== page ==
Wednesday, January 25, 2012

Ender in Exile

Ender in ExileEnder in Exile by Orson Scott Card
My rating: 1 of 5 stars

I was deeply disappointed in this book. The cover of this book proudly proclaims that it is "the all-new direct sequel to Ender's Game", which it is not. A more accurate description would be that this is a retcon of Ender's Game to make it fit into the Ender's Shadow story.

What I found astounding is that almost 30 year's since the publication of Ender's Game that Orson Scott Card could lose touch with the characters in his inaugural tale. Ender, Valentine, Graff... all of them were not the same characters from the original story. Whoever Card was when he wrote Ender's Game, he is not the same author now.

I found it amusing and disturbing that in the afterward tacked on at the end of the book, Card takes the time to dismiss the contradictions in his earlier tale. His answer to the problem is that his previous epilogue was wrong and he shouldn't be tied to the decisions made by that author back in the 80's. His plan will be to release a revised version of the first novel to solve this quibble. I find that upsetting considering it's painfully obvious that Card's earlier self is the better writer.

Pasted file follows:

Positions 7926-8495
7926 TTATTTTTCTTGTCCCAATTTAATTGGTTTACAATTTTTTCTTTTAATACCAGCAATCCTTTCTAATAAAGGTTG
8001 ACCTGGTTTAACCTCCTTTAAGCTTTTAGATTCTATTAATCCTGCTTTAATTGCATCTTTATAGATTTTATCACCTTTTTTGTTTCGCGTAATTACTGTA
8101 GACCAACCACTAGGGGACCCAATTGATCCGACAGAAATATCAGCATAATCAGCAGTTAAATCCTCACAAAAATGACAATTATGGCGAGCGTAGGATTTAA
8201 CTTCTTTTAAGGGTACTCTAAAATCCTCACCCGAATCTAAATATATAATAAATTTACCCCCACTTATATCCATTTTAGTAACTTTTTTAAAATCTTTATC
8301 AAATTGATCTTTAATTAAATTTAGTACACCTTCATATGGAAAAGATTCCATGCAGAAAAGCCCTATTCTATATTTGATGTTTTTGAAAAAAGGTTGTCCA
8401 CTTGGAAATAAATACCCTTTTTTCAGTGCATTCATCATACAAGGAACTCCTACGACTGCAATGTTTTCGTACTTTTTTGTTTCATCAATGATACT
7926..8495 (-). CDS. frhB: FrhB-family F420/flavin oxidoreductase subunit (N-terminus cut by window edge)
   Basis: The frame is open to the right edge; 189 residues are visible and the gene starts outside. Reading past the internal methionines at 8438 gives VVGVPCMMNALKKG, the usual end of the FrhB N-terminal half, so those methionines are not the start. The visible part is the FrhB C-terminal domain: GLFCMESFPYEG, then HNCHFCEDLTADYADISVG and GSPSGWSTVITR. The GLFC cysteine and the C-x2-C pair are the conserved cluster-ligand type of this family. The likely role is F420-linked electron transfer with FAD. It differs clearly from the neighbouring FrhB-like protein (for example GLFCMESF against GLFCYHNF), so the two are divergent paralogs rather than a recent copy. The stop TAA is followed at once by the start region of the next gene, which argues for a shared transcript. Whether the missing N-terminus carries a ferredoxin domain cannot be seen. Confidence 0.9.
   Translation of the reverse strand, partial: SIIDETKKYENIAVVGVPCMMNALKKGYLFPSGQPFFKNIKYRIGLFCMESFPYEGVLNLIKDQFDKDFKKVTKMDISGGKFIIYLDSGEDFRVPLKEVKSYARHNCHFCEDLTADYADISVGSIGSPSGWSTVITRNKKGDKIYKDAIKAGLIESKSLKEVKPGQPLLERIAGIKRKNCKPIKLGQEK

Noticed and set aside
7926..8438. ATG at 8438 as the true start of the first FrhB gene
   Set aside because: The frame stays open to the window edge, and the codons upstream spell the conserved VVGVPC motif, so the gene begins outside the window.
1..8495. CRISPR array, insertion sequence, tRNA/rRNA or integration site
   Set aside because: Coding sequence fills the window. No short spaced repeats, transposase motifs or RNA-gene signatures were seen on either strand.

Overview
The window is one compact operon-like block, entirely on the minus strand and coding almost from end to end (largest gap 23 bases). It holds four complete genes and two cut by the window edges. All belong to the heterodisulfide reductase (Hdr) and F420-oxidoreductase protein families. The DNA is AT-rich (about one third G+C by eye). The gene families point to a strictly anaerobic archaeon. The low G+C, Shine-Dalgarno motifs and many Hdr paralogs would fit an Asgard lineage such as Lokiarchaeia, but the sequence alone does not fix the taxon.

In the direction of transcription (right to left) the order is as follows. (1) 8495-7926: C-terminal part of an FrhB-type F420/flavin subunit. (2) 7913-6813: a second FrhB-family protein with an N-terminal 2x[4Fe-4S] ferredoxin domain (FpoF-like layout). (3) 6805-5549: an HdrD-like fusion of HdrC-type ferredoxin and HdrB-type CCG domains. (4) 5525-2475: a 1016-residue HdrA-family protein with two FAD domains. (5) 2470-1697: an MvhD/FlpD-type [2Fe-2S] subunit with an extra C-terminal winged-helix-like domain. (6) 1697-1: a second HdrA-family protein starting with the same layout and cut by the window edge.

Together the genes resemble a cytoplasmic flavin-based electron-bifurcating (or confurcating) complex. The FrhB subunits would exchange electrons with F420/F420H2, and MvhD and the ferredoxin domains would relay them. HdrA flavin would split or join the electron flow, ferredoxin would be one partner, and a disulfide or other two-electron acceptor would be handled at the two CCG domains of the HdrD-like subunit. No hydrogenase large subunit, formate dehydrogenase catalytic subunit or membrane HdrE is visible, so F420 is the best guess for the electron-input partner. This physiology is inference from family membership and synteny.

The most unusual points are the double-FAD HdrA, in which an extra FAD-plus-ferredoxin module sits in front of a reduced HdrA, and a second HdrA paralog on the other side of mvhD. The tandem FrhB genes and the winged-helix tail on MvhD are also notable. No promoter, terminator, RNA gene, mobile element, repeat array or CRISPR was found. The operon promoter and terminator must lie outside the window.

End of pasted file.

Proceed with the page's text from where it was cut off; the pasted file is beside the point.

There are other things wrong in this book. Funnily enough in the afterward Card notes that he didn't reread his previous works before writing this one... and it shows. He relied on his fans to help him. I'm sure they did their best and with zealous enthusiasm. I don't fault their efforts, but I think for this book in particular it would've been better to have the author spend a little more time rereading the old material.

Let me sum up my troubles and let them go. The early Ender books were written by a young man with life ahead of him and a questioning spirit. The Ender's Shadow series, which I consider Ender in Exile to be a part, is written by a matured man with a spirit that no longer questions but preaches. Card has filled his most recent books not with ideas of how things might be, but with beliefs of how things are. And to quote an excellent film called Dogma, "You can change an idea, changing a belief is trickier."

So I am saddened by how things have turned out in the Enderverse. But there's money to be made, so can the author be blamed for cashing in? If there is blame to be thrown it's that I spent my money, thoughts, and time on a book that didn't make my life better.

Time to go read a book by Terry Pratchett to make up for it. Going Postal, anyone?

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